Into this void, up stepped Marion Barry, the perpetual "situationalist," and the rest is history. The book explores Barry's record of drug use, womanizing, wooing the press corps, doling out minority contracts to the determinant of basic city services, raising campaign funds from white developers in exchange for selling off city land, crippling the police force, and growing the city payroll to 57,000 full-time employees according to the 1990 census (more than Los Angeles, a city greater than four times the size of DC).
After the book's release, Barry embraced the veneer of Afrocentrism complete with dashiki and kofia and was elected to a fourth mayoral term. Today, he is a two-time incumbent Ward 8 council member slowly readying for the April 2012 Democratic primary.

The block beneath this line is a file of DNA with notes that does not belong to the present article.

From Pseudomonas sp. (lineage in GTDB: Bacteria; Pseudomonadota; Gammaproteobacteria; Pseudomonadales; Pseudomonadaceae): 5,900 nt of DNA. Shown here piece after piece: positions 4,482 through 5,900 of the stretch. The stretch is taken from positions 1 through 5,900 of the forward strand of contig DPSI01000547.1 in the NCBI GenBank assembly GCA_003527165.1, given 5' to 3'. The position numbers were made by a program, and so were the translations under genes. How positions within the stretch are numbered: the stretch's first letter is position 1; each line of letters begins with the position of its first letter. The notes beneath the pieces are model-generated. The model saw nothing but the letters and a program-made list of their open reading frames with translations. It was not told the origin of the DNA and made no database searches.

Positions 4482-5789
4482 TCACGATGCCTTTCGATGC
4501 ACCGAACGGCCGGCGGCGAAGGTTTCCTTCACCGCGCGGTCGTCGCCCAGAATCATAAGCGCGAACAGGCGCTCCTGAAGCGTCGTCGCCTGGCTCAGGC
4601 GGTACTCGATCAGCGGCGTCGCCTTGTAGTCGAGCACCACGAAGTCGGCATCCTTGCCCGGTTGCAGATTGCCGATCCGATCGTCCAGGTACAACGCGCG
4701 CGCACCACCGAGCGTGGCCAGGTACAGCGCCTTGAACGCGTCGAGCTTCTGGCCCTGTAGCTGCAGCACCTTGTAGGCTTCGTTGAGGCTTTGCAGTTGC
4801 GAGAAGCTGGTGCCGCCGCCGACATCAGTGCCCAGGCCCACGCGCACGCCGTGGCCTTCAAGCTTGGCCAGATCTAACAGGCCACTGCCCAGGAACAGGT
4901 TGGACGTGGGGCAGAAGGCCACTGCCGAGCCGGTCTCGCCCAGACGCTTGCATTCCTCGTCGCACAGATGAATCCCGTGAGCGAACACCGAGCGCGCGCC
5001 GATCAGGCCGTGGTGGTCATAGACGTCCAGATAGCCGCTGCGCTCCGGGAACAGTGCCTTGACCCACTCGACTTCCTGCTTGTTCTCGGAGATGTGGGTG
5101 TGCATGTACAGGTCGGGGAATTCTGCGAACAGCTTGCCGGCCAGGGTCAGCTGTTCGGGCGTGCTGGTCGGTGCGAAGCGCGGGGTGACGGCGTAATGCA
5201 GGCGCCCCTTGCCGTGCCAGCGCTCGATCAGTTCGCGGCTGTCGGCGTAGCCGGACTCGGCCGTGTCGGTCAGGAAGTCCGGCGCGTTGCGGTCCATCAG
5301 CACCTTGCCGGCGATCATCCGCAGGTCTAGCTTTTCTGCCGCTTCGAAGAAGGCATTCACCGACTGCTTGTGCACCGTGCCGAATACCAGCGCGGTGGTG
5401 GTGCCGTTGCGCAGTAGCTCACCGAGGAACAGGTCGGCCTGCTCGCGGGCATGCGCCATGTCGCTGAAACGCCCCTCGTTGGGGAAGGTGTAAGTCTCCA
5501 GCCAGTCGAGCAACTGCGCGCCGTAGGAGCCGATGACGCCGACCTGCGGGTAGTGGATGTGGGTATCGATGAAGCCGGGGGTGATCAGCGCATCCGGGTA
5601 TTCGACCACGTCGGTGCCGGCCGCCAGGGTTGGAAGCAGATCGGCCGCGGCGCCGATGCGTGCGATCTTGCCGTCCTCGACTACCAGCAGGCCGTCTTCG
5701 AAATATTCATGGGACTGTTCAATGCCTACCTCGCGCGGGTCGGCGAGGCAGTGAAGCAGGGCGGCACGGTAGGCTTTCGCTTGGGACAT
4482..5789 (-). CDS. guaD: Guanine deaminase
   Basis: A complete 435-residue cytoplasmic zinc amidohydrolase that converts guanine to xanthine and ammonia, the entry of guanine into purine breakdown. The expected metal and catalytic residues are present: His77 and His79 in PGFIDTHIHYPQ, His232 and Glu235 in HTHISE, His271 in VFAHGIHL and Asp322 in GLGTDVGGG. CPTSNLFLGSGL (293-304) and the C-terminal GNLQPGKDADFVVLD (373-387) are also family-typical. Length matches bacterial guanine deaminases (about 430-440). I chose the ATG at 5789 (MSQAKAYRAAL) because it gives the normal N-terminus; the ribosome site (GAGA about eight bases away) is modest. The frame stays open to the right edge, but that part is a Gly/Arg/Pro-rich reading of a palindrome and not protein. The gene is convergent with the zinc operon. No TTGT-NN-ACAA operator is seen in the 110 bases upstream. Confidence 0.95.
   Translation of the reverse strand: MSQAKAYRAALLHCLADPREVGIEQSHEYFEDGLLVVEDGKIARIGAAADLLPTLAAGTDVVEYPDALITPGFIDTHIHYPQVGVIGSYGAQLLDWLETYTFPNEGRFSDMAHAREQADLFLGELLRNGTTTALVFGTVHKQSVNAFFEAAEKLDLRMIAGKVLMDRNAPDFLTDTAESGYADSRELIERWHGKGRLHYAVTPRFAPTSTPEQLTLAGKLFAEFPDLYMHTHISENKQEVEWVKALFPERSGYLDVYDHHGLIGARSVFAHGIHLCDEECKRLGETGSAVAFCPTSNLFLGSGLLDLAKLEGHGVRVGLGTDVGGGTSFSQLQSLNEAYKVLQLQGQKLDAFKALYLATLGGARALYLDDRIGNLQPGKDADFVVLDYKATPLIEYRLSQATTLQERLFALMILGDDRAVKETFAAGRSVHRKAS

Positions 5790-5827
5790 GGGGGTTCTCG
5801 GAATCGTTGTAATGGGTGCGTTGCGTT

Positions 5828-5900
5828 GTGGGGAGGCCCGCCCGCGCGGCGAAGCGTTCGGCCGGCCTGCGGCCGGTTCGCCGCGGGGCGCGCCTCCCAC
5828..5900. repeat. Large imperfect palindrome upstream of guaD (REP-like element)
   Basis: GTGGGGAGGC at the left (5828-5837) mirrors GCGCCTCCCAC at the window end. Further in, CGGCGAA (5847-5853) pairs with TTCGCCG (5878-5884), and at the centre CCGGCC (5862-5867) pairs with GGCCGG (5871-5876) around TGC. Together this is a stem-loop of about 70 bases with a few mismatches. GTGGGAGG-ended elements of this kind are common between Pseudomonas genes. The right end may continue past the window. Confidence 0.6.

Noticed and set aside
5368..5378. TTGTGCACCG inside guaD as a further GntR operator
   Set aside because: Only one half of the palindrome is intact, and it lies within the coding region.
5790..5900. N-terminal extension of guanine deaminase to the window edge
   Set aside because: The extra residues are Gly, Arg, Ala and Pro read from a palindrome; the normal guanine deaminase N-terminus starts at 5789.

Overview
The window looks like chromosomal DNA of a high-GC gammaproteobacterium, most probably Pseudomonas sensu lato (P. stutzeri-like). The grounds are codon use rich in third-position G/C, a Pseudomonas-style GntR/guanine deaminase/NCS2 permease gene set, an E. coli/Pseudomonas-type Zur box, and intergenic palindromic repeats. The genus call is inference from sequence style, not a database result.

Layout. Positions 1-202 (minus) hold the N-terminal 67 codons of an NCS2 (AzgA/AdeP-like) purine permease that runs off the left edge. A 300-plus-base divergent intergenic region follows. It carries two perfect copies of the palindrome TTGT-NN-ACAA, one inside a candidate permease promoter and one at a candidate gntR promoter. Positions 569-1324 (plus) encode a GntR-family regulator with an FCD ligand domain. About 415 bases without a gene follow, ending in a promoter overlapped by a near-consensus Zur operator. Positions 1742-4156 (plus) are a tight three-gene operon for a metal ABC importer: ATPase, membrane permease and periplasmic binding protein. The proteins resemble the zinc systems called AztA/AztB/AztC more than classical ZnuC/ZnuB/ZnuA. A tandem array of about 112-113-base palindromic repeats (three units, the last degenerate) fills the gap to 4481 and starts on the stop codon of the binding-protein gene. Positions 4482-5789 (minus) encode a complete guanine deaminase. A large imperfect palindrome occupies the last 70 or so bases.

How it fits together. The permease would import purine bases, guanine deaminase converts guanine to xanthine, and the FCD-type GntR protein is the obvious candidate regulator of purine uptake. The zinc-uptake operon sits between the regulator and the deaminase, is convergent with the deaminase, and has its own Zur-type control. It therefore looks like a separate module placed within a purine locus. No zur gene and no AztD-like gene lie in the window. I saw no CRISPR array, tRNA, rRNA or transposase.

Since its publication by Simon & Schuster, the book has grown in stature and become a must read (or re-read) for lay citizens, members of the press corps, and local politicians, many whom cite the book as their favorite book on the city. Previous works have exposed the underbelly of city life during different epochs such as Carp's Washington focusing on the 1880s, Neglected Neighbors revealing stories of life in the alleys, tenements and shanties of the national capital, or Washington Goes to War showing a city turned on its head as it mobilized for World War II.
We hope you can make it on the 17th.
- Federal board wants "dignified," dull Southwest Waterfront
- Fairfax's answer to neighbors' transit plans: Light rail, streetcars, and BRT
- The DC zoning update has already had triple the public input as the enormous 1958 zoning code. Enough is enough.
- Fruit stands abound within Paris Métro
- Downtown DC could have been more like L'Enfant Plaza
- MARC's chief engineer wants to allow bikes on some weekend trains
- Can you guess the Metro stations in this week's pictures?